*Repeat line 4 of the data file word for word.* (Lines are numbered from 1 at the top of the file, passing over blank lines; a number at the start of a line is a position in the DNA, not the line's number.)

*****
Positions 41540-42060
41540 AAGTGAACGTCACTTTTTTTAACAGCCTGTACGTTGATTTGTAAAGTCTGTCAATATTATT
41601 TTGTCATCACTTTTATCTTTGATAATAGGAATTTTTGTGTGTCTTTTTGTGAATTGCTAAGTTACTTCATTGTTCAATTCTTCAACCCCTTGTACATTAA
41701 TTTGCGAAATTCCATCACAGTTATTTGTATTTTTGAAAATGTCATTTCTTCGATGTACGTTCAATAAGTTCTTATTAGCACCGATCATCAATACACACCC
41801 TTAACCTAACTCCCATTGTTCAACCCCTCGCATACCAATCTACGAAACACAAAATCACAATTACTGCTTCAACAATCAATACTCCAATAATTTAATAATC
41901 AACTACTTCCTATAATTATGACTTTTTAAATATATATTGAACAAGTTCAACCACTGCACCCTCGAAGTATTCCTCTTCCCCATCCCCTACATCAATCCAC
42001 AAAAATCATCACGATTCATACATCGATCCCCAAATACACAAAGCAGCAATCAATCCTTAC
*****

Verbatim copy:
41701 TTTGCGAAATTCCATCACAGTTATTTGTATTTTTGAAAATGTCATTTCTTCGATGTACGTTCAATAAGTTCTTATTAGCACCGATCATCAATACACACCC